A number of organizations have been accused of, and even convicted of, criminal behavior resulting from breeches in ethical conduct, including Enron, WorldComm, Tyco, and HealthSouth (Jennings, 1999, McCraw et al., 2009 and Russell and Smith, 2003). Egregious cases of unethical conduct such as these are particularly salient in the media, because these actions are often intentional, unethical, and even illegal. Because of the threat that unethical business practices can pose to both the business community, industry, and the everyday lives of millions of people (Verschoor, 2006 and Verschoor, 2007b), business leaders, and academics alike, have begun work to improve the ethical conduct of members of organizations, both in terms of research examining the mechanisms surrounding ethical behavior and decision-making, and exploring and designing training interventions aimed at improving ethical behavior and decision-making. In order to address the ethical misconduct occurring in organizations, many look to organizational leaders (McCraw, Moffeit, & O'Malley, 2009). Indeed, Verschoor (2007a) points out that organizational leaders, including CEO's, boards of directors, and other leaders, are largely to blame for organizational ethics scandals. Additionally, findings from the 2007 Deloitte & Touche USA LLP Ethics & Workplace survey indicated that managers and supervisors play a critical role in promoting ethical conduct by all employees. Specifically, survey respondents ranked the behavior of management and direct supervisors as the top two factors involved in promoting an ethical workplace environment (Verschoor, 2007b). Furthermore, Hunter (2008) outlines the role of top organizational management in promoting ethical conduct in organizations. He recommends that organizational leaders take responsibility for promoting an ethical culture by acting as ethical role models for the rest of the organization, as employees often imitate their bosses' behavior. Thus, while it is important for leaders to behave ethically and make ethical decisions, in order to promote ethical behavior and decision-making organization-wide, there are likely to be a number of factors influencing a leadership ethical decision-making. The purpose of this study is to examine situational factors that may influence a leader's ethical decision-making. Because it is apparent that ethical leadership is critically important for the success of organizations, both financially and in terms of general organizational integrity, there has been a great deal of research on ethical leadership. Ethical leadership has been found to be associated with positive affective reactions toward the leader, including perceptions of effectiveness and trustworthiness (Brown and Trevino, 2006 and De Hoogh and Den Hartog, 2008), and a number of important outcome variables, including job satisfaction and organizational citizenship behaviors (Brown et al., 2005 and Mayer et al., 2009). While there has been much research on what ethical leadership is and how ethical leadership impacts employee and organizational outcomes, there has been much less attention given to situational influences on leader ethical decision-making. Situational influences have been demonstrated to predict ethical decision-making (Mumford et al., 2007b). More specifically, Brown and Trevino (2006) point out that there are a number of situational influences on a leader's ethical decision-making. Indeed, the organizational context creates additional pressures and complexity, influencing the relationship between ethical decision-making and ethical behavior (Trevino & Brown, 2004). Furthermore, leaders are in a unique position in organizations: not only do their decisions and behavior, especially with regard to ethics, set the standard for the decision-making and behavior of their subordinates (Hunter, 2008 and Verschoor, 2007b), but a leaders' ethical behavior has implications for important subordinate and organizational outcomes (Brown et al., 2005, De Hoogh and Den Hartog, 2008 and Mayer et al., 2009). While there is a dearth of research examining situational variables impacting leader ethical decision-making, theoretical perspectives on destructive leadership and corporate corruption can inform this area of research, by suggesting a number of broad contextual variables that may influence leader ethical decision-making. Mumford et al. (2007a) proposed that, in addition to individual leader characteristics, characteristics of the group, organization, and external environment are likely to contribute to destructive leadership. Indeed, situational characteristics such as perceptions of injustice (Moghaddam, 2005) and a high degree of organizational centralization (Post, Ruby, & Shaw, 2002) have been proposed as contributors to destructive leadership. Furthermore, models of corporate corruption also emphasize the influence of a number of situational factors on (un)ethical decisions and behaviors (Baucus, 1994 and Finney and Lesieur, 1982). Specifically, in the prevailing model of corporate corruption, Baucus (1994) suggests that pressure, opportunity, and predisposition, with regard to the organization and the external environment, influence corporate corruption. Situational variables that impact ethical decision-making are likely to be especially salient in leaders' ethical decision-making, as they strive to make the best decisions possible for their subordinates and organizations. This project examined a number of specific situational variables that are likely to influence a leader's ethical decision-making. Specifically, this study will examine the impact of six situational variables, indicated to be relevant by research in ethical leadership, destructive leadership, and corporate corruption: performance pressure, interpersonal conflict, threats to self-efficacy, decision-making autonomy, type of ethical issue, and level of authority of the people involved.
نتیجه گیری انگلیسی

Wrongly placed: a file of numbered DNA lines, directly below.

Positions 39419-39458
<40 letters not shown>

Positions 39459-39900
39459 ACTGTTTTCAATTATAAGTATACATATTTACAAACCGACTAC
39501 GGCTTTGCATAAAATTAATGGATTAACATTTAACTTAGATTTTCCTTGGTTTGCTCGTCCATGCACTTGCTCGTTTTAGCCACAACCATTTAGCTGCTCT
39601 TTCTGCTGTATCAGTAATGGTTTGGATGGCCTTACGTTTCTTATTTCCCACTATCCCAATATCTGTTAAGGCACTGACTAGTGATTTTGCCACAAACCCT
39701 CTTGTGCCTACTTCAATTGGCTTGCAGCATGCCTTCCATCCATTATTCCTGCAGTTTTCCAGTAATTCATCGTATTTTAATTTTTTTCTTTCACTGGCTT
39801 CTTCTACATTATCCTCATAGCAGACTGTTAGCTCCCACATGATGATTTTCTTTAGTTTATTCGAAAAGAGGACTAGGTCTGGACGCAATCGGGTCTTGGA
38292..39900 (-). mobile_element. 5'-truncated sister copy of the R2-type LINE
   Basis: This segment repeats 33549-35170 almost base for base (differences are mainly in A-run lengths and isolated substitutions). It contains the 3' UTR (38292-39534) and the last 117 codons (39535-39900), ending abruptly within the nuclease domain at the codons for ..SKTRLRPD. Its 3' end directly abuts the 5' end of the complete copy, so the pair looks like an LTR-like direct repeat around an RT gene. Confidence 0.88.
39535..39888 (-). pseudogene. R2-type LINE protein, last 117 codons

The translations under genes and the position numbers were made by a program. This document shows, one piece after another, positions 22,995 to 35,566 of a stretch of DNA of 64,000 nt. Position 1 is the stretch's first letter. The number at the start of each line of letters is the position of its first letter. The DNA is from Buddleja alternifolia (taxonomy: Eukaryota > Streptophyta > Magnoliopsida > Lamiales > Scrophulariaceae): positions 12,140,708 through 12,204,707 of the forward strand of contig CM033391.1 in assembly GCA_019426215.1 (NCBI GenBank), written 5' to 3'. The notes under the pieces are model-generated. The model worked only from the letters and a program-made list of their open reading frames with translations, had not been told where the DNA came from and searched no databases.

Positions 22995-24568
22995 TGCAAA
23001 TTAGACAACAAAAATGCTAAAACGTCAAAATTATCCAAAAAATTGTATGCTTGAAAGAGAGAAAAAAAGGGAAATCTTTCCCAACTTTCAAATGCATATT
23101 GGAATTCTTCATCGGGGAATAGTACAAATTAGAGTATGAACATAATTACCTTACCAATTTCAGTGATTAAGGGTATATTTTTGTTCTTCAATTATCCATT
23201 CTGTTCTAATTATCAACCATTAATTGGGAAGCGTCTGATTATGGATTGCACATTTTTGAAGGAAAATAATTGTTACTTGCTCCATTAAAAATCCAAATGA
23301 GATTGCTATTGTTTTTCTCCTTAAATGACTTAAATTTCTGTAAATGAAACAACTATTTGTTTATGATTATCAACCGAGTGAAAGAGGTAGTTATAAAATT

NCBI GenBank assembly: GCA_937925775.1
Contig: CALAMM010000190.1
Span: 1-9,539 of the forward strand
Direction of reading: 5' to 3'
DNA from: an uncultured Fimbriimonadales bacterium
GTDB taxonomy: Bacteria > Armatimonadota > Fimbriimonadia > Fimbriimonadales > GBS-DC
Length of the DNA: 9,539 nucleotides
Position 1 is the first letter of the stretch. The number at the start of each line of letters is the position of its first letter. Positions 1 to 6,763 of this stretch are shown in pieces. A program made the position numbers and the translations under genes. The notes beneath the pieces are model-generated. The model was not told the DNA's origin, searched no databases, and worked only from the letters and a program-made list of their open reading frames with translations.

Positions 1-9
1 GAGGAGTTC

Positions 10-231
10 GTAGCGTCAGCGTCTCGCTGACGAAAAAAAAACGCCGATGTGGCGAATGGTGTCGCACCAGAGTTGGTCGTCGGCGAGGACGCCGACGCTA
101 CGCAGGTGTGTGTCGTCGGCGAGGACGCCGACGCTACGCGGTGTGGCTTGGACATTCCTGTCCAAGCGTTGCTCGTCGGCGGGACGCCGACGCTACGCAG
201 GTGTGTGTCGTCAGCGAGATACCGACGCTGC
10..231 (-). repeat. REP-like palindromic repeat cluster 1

Table 1 shows the descriptive statistics and intercorrelations among our study constructs. A mixed-design ANCOVA was used to analyze these data. The between factors included performance pressure, interpersonal conflict, autonomy, and threat to self-efficacy. The within factors included type of ethical issue and level of authority of the person requesting the decision. The dependent variable was the aggregation of the dimensions of ethicality. The ethicality constructs were highly correlated (ranging from .86 to .97). Additionally, a factor analysis was performed, revealing only a single factor with an Eigenvalue greater than 1, explaining 93.61% of the variance. Thus, it was determined that the constructs were not distinct enough to constitute four different dependent variables. Table 2 presents the results of the mixed-design ANCOVA. Gender, scores of task motivation, and the Sanctions scale of the Influence Tactics measure were retained as significant covariates. Females' decisions were more ethical than males', task motivation was positively related to ethicality, and the tendency to use sanctions in influence attempts was negatively related to ethicality. The only significant main effect was that of Authority. Additionally, the corporate corruption literature can provide another potential mechanism for the observed effect of interacting with a superior when making an (un)ethical decision, which suggests that a high degree of commitment to an organization can lead to unethical decisions (Baucus, 1994). When an organizational leader interacts with a superior, he or she may desire to appear more committed to the organization, so as to get in the “good graces” of the superior. This greater degree of organizational commitment when interacting with a superior may induce leaders to forego their own personal standards, and society's standards, and put the needs of the organization above all else. By ignoring personal and broader cultural ethical standards, leaders may be more likely to make poor ethical decisions. Moreover, there were a number of interactions among the situational variables examined in this study that had significant impacts on leader ethical decision-making. First, when leaders have less autonomy to make independent decisions, and their self-efficacy is threatened, they appear more likely to use the authority of the superior involved in the interaction as an excuse to make a poorer decision. Low autonomy is likely to contribute to this effect because the leaders feel like most of the decision-making is the responsibility of the superior (Gagne and Deci, 2005, Hardre and Reeve, 2009 and Ryan and Deci, 2000). Furthermore, the findings with regard to low autonomy are consistent with the idea that a high degree of centralization, which leads to low decision-making autonomy, is associated with destructive leadership (Post et al., 2002). Additionally, threats to self-efficacy may also enhance a leader's desire to appear committed to the organization in the eyes of his/her superior. If a leader is feeling incompetent, he or she may seek positive feedback from organizational superiors (Baumeister, 1984), perhaps by zealously committing to the organization. Thus, when a leader's self-efficacy is threatened, he or she may overemphasize the needs of the organization, over the needs of individuals, leading to a poor decision (Baucus, 1994). Second, when leaders have low decision-making autonomy, and they are in an organizational environment with relatively low conflict and pressure, they appear to make poorer decisions in response to superiors. Once again, with low autonomy, the leaders are likely to defer responsibility for the decision to his or her superior (Gagne and Deci, 2005, Hardre and Reeve, 2009 and Ryan and Deci, 2000), who, in this study, had the final say in the leader's decisions; this low degree of accountability for decisions is likely to contribute to poorer decision-making. Additionally, low interpersonal conflict means that there is little role ambiguity; thus, the person understands his or her role in the organization and may be more comfortable with deferring responsibility to the superior (Milgram, 1965). Additionally, this effect occurs even in the absence of pressure; this effect will be discussed more below. Third, when a leader is under low performance pressure, has experienced a threat to self-efficacy, and is interacting with a superior with an issue involving following the rules, he/she is likely to make poorer decisions. The mechanisms involving the threat to self-efficacy and a desire to endear oneself to superiors mentioned previously (i.e., enhanced organizational commitment toward superiors) may account, in part, for this finding. It may be that one way the threatened leader can attempt to enhance appearance of organizational commitment is to follow organizational rules to the letter, without taking the situation, including extenuating circumstances, into account. Failure to take situational variables into account has been proposed as a significant influence on poor ethical decisions (Mumford et al., 2008). Again, this effect occurs in the absence of high performance pressure. Finally, when a leader experiences low autonomy, low interpersonal conflict, and low performance pressure, it appears that he/she may make poor ethical decisions. Interestingly, in this and a number of the other interactions, the leader is making poor decisions in a relatively stress-free environment: low autonomy (low responsibility), low conflict, and low pressure. Perhaps when people experience high levels of interpersonal conflict, they are more likely to take into account the needs, goals, motives, and expectations of other people, in order to minimize the impact of the interpersonal conflict. A related, but different, mechanism may be that interpersonal conflict serves to make salient the needs, goals, motives, and expectations of others. Thus, those participants who were not presented with interpersonal conflict might have been less likely to consider other people. A similar effect may occur with regard to performance pressure; enhanced pressure may benefit a leader's ethical decision-making by causing the leader to focus on the most relevant situational variables at hand, in making the decision (Stenmark et al., 2010). Finally, autonomy increases intrinsic motivation, which fosters the sense of responsibility for the outcomes of decisions ( Gagne and Deci, 2005, Hardre and Reeve, 2009 and Ryan and Deci, 2000); which may lead to better ethical decisions. Thus, some level of stress, pressure, and/or accountability is likely to be necessary for leader ethical decision-making. The conclusions from this study have a few important implications for practice in enhancing leaders' ethical decision-making. First, the finding that leaders make worse decisions when responding to superiors indicates that, perhaps flatter organizations, with less of an emphasis on hierarchy, could facilitate leaders' taking full responsibility for their decisions. This responsibility, in turn, may lead to more ethical organizational decisions. Additionally, organizations may simply want to emphasize the responsibility of leaders to make their own decisions, enhancing decision-making autonomy, but also removing the temptation to use a superior's authority as an excuse to make a poor decision. Indeed, in this study, low autonomy was an important factor (especially in combination with other situational variables) in contributing to poorer leader decisions. Thus, increasing autonomy is likely to improve leader ethical decision-making (Gagne and Deci, 2005, Hardre and Reeve, 2009 and Ryan and Deci, 2000). Additionally, the findings with regard to the “low stress” situations examined in this study have interesting implications. Leaders experiencing low interpersonal conflict, low performance pressure, and low autonomy (low responsibility for their decisions) made poor decisions. It may be that leaders actually need some stress in their workday, in order to ensure that the leader fully analyzes the problem situation when making a decision. This is consistent with findings that munificent environments may actually impede creative problem-solving (Csikszentmihalyi, 1997); indeed, ethical decision-making can be seen as a type of problem-solving, involving ambiguous, ill-defined situations (Mumford et al., 2008). Furthermore, low interpersonal conflict, which allows for little to no role ambiguity, may contribute to this effect by making the rules more salient by emphasizing that there is a particular way things proceed in the organization. In other words, the lack of ambiguity may highlight the idea that there is little room for deviation from organizational rules; this lack of ambiguity is likely to allow less for consideration of other relevant situational, extenuating factors that may influence the problem situation. Not only has interpersonal conflict been cited as one of the foremost stressors on the job (Keenan & Newton, 1985), it has also been demonstrated that too much pressure can be detrimental to decision-making and problem-solving. High performance pressure is likely to contribute to a heuristic processing (De Dreu, 2003 and Ordóñez and Benson, 1997) that encourages people to fall back on simple black-and-white decision-making processing, without taking the time, energy, and resources, to consider other situational factors that might be relevant. Thus, while there is evidence to suggest that organizations should attempt to minimize performance pressures as much as possible, in order to allow leaders the time and resources to think through the problem situation (Mumford et al., 2008), in order to take into account both rules and additional situational variables that may be relevant in making the decision, the findings of this study suggest that organizational efforts to decrease performance pressure (Amabile et al., 2002 and Cardinal and Hatfield, 2000) may not improve the ethical decision-making of leaders. Thus, while organizations should continue to strive to reduce performance pressures and interpersonal conflict, they should keep in mind that when leaders do not feel any stress or pressure, their decisions may suffer, especially if they are not given a minimum level of autonomy. Thus, again, we echo our recommendation that leaders be afforded decision-making autonomy, in order to potentially counteract the negative effects of other (desirable) low-stress situational variables. A greater level of autonomy fosters intrinsic motivation, dedication, and commitment (Gagne and Deci, 2005, Hardre and Reeve, 2009 and Ryan and Deci, 2000), thus encouraging leaders to feel more accountable and responsible to their workgroup personally, for their workgroup's performance, and ultimately, for the decisions that they make. Finally, organizations can address the tendency for leaders to over-rely on rules in making ethical decisions. Although the findings with regard to an over-reliance on the rules in this study were, admittedly, specific in context (e.g. under low performance pressure, with an experienced threat to self-efficacy, and when interacting with a superior with an issue involving following the rules), this has been offered as an important issue (e.g., Brown, 2007, Mumford et al., 2008, Trevino and Brown, 2004 and Webley and Werner, 2008) for organizations to consider. While it is clear that rules and guidelines for organizational behavior and decision-making are important, organizations should also emphasize a thorough analysis of the problem situation in making decisions, especially in decisions of an ethical nature (Mumford et al., 2008). Many leader ethical decision-making scholars agree that rules and codes of conduct are a necessary, but not sufficient, means toward improving ethical decision-making; there are a number of situational variables that must also be considered, in order to make the most effective decision (Brown, 2007, Trevino and Brown, 2004 and Webley and Werner, 2008). Indeed, studies of ethics training programs have shown that programs which emphasize cognitive decision-making strategies, which help the decision-maker to think through the problem situation, are associated with better ethical decision-making than those which focus solely on teaching rules and guidelines (Antes et al., 2009 and Waples et al., 2009). Thus, any organizational interventions designed to improve leader ethical decision-making should have a broader focus, beyond organizational rules and guidelines, instructing participants about the processes involved in ethical decision-making and the important situational variables that need to be taken into account when considering an ethical problem. Despite the value of the findings in this effort, certain limitations of this study should be noted. To begin, it should be recognized that the present study was based on an experimental paradigm. Although the task employed in this study represents a low-fidelity simulation of a real-world problem calling for leader ethical decision-making, the question remains, nonetheless, concerning the generality of our findings to people making real-world ethical decisions. On a related note, the participants were undergraduate students. It is possible that older participants might have different perspectives on ethical behavior, or they may differ in cognitive development or moral development, and as a result may perform differently on the experimental task. Moreover, the participants performing these simulations would not have as much “at stake” as real-world leaders in an organization. It is possible that different results would be obtained in a field study, with an older population. Additional research is necessary to address the generalizability of these results. Additionally, statistically significant manipulation checks were not obtained in this study. There is some evidence, however, that the manipulations did, indeed, impact the participants' ethical decision-making. First, the manipulation checks for autonomy, performance pressure, and interpersonal conflict were in the appropriate direction, although the groups did not significantly differ in the ratings of their experiences of the manipulated variables. It is possible that, due to the length and complexity of the study materials, participants may not have felt the manipulations as strongly by the time they filled out the post-task questionnaire. Previous research, however, has shown that participants do, indeed, pick up on manipulations such as these, embedded within the study material (e.g., Dailey and Mumford, 2004 and Marcy and Mumford, 2007). Second, the manipulation for self-efficacy was a variation on a self-efficacy manipulation that has proven to be effective in previous research studies (Frey and Stahlberg, 1987 and Mumford et al., 1993). Finally, the results of the study indicated differences between the experimental groups. Thus, while it is likely that these manipulations did, indeed, impact participants' ethical decision-making, it remains to be seen exactly how these variables may impact real-world leaders' ethical decision-making on a day-to-day basis. Also, the effect sizes obtained for the significant effects in this study were relatively low. A low effect size could indicate that the effects of the variable have little practical significance. On the other hand, a low effect size could also indicate that the manipulation in the study was not very strong. Indeed, Cohen (2007) suggests that, in order to increase an effect size, a researcher may attempt to increase the strength of the given manipulation. Given the fact that all but one manipulation in this study were embedded into the written study materials, as opposed to being externally imposed on the participants, the low effect sizes may very well be due to relatively weak manipulations. Thus, future studies should attempt to examine these variables in more “real-world” settings, with externally imposed manipulations, and also tasks with more “at stake” for the participants. Another potential limitation relates to the procedure applied for judging the participants' responses. All of the judges were Industrial/Organizational Psychologists. All four judges have been involved, both as students and instructors, in an ethical decision-making training program that has been empirically demonstrated to be successful (Brock et al., 2008, Kligyte et al., 2007 and Mumford et al., 2008). Although these judges were familiar with the general ethical decision-making literature and norms for ethical conduct across a range of professional fields, it is possible that their personal and professional frames of references may differ from practitioners in other fields. Thus, future studies using these procedures might utilize judges in different fields, such as philosophy, to address this issue. Finally, this study looked at only a few situational variables that may impact ethical decision-making: the authority of the person involved in the interaction, the ethical issue involved in the situation, the level of autonomy held by the leader, performance pressure, and interpersonal conflict. It should be recognized, however, that other variables, such as expertise, may also influence ethical decision-making. Future studies should examine expertise, and other variables, that might shape our knowledge of situational influences on leaders' ethical decision-making. Additionally, examining different combinations of variables may be useful in explicating the situational variables that impact leaders' ethical decision-making. In conclusion, this study demonstrates that there are a number of situational variables that impact leaders' ethical decision-making. Indeed, the results of this study demonstrated that situational variables may have a complex effect on ethical decision-making. Not only was a significant main effect observed, but there were a number of complex interactions of variables that impact ethical decision-making in leaders. Situational variables have largely been neglected in the study of leader decision-making, and this study establishes a need for the study of situational variables, in order to better understand the process of leader ethical decision-making.